As Ringling Bros. and Barnum & Bailey Circus visits the Bay Area in September, the Marin Humane Society asks its supporters to help stop the unquestionable suffering of animals in circuses by refusing to support Ringling Bros. and other traveling animal circuses, and by encouraging others to do the same.
Cruel Confinement – Animals spend their lives in cages and chains. Did you know that circus animals spend, on average, over 90% of their lives in chains or cages? Most animal circuses, including Ringling Bros., tour the country for about 11 months each year. Ringling's own records show that animals can be chained for up to 60 to 100 hours straight while touring.Such severe confinement is physically and mentally damaging.
Elephants are not the only circus animals suffering. Tigers and lions, for example, live in cages that meet the minimum legal requirements for confinement and are barely big enough for the cats to stand up and turn around. The most common mode of transportation is by boxcar or trailers that are poorly ventilated with temperatures often exceeding 100 degrees.
In 2004, Clyde, a young Ringling elephant, died due to heatstroke and dehydration while traveling with the circus through the Mohave Desert. Since Clyde's horrific death, two Ringling tigers injured themselves while trying to escape an overheated box car. Sadly, these are not isolated incidents.
Painful Training - Circus Animals perform through fear and pain. Did you know that most performing animals begin isolating, grueling, fear-based training at a very young age? Wild animals do not ride bikes, dance in conga lines, or jump through flaming hoops. To coerce animals into these unnatural and confusing tricks, trainers rely on fear, domination, and physical abuse. Whips, chains, electric prods, pokers, and tight muzzles are just a few “tools of the trade.”Faced with growing public concern for animal welfare, Ringling recently announced a plan to retire its elephants by 2018. Although an enormous victory for elephants, sadly, lions, tigers, bears, zebras and other exotic animals will continue to travel with the circus and be subjected to cruel and unnatural training methods.
Public Safety Concerns - When animals suffer, people suffer. Did you know that there have been hundreds of dangerous incidents involving circus animals, including elephants breaking free and running through streets, attacking people, destroying buildings, and killing or injuring handlers? Animal deaths, human deaths, USDA citations, fines, dangerous incidents, and lawsuits are just some of the unfortunate consequences of parading wild and traumatized animals around a public audience.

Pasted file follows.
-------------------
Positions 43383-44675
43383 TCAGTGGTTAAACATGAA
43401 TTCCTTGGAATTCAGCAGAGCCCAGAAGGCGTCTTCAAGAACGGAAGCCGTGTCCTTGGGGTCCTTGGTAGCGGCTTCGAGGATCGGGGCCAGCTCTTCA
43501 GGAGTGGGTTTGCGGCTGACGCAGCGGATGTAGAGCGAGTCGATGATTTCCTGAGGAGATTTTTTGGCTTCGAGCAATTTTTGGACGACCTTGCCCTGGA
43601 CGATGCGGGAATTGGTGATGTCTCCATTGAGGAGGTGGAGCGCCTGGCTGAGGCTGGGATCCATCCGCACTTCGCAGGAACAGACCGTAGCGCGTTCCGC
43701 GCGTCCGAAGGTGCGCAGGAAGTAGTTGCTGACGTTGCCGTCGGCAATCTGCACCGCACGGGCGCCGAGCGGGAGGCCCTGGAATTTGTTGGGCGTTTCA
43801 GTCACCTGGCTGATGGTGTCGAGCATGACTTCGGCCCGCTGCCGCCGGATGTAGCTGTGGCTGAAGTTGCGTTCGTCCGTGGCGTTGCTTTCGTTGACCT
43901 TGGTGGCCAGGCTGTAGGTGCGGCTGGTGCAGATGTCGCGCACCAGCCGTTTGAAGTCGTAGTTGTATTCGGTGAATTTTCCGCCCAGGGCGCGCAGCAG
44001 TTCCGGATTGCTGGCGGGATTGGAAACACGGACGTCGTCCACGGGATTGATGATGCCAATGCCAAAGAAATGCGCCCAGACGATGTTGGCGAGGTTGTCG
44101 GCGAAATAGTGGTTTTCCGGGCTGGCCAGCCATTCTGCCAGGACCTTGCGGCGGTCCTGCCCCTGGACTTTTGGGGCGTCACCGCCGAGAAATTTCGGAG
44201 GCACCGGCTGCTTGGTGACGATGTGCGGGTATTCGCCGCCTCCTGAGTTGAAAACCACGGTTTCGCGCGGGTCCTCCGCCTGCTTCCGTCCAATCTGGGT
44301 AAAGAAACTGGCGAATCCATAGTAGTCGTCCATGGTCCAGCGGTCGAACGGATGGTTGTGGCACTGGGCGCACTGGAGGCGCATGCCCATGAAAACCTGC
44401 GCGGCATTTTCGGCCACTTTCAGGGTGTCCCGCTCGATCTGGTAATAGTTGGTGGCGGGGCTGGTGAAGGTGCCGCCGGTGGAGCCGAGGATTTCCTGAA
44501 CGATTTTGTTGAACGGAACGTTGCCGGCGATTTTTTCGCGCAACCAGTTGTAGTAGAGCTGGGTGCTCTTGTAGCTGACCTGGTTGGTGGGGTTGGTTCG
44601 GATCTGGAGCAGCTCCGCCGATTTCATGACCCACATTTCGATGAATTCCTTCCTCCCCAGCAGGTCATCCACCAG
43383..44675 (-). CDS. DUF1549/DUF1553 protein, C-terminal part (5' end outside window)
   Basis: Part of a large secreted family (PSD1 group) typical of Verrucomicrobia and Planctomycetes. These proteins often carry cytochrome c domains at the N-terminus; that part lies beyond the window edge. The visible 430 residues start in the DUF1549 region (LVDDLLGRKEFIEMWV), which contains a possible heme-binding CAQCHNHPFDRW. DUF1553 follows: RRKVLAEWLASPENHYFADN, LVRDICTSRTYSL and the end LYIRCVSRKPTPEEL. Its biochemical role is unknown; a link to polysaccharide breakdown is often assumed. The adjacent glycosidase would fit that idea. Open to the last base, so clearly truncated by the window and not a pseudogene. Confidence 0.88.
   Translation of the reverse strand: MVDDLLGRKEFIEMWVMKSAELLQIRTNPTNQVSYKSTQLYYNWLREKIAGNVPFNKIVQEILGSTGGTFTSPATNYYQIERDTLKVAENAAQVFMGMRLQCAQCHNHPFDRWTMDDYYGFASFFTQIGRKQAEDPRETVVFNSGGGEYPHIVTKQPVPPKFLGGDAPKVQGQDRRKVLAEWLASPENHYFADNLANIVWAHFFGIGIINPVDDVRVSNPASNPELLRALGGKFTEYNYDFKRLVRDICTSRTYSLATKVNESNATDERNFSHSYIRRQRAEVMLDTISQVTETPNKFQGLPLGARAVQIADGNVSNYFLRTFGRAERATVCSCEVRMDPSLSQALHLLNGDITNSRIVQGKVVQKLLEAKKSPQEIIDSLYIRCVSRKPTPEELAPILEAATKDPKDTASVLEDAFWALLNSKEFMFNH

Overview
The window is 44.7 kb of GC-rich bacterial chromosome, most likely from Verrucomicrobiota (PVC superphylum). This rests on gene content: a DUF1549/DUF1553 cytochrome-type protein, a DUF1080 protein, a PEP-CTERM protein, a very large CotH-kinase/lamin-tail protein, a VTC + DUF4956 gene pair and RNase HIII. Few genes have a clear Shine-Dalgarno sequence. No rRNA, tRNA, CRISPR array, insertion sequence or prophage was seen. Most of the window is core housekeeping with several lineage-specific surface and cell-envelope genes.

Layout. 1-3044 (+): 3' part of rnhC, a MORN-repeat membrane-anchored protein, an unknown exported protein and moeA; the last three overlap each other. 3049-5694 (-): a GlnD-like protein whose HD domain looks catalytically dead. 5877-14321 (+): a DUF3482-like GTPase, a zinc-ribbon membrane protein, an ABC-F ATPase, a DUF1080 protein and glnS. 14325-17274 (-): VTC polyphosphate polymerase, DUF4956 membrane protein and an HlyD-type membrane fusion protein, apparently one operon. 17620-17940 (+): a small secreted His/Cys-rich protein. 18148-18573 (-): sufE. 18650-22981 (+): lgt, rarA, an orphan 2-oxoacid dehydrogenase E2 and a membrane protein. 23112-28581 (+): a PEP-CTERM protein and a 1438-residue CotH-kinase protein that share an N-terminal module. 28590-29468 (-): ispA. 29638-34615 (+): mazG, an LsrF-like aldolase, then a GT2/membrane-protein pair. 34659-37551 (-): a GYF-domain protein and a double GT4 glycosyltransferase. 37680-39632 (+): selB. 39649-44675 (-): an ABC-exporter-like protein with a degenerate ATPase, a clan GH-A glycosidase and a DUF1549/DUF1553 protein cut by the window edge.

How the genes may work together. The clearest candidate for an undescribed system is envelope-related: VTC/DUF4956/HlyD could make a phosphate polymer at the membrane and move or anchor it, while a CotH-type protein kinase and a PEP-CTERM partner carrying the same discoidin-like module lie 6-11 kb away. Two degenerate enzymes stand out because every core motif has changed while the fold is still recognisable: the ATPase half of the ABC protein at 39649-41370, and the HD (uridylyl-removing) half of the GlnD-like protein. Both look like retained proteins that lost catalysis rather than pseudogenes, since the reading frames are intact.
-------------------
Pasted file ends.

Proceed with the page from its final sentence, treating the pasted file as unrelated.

In 1994, for example, an elephant named Tyke killed her trainer and injured 12 spectators before being gunned down in the streets of Honolulu. She was shot almost 100 times. In 1992, an officer was forced to shoot and kill Janet, an elephant who charged out of the Great American Circus arena with five children on her back.
The risk of transferable disease is also concerning. Circus elephants, for instance, have been diagnosed with a human strain of tuberculosis, which can spread to other animals and people.
The bottom line is that the animals forced to perform in circuses are highly intelligent beings who experience enormous suffering in traveling acts, and no compassionate Californian should want to pay to support this type of entertainment. Until traveling acts are free of animals, thank you for joining MHS and other California humane organizations in saying "no" to animal circuses! We believe that the well-being of animals should never be compromised for
the purpose of entertainment. MHS is opposed to the use of animals in any
form of entertainment (including public performances, filming, photographic and
print media) where animals will be victims of cruelty, harassment, or where
pain or stress to the animals is involved.
There are many wonderful circuses that do not use and/or abuse animals, such as Cirque du Soleil, and they are just as exciting and entertaining, if not more so, than those that do. The public is strongly urged to seek entertainment venues that don’t use animal performers.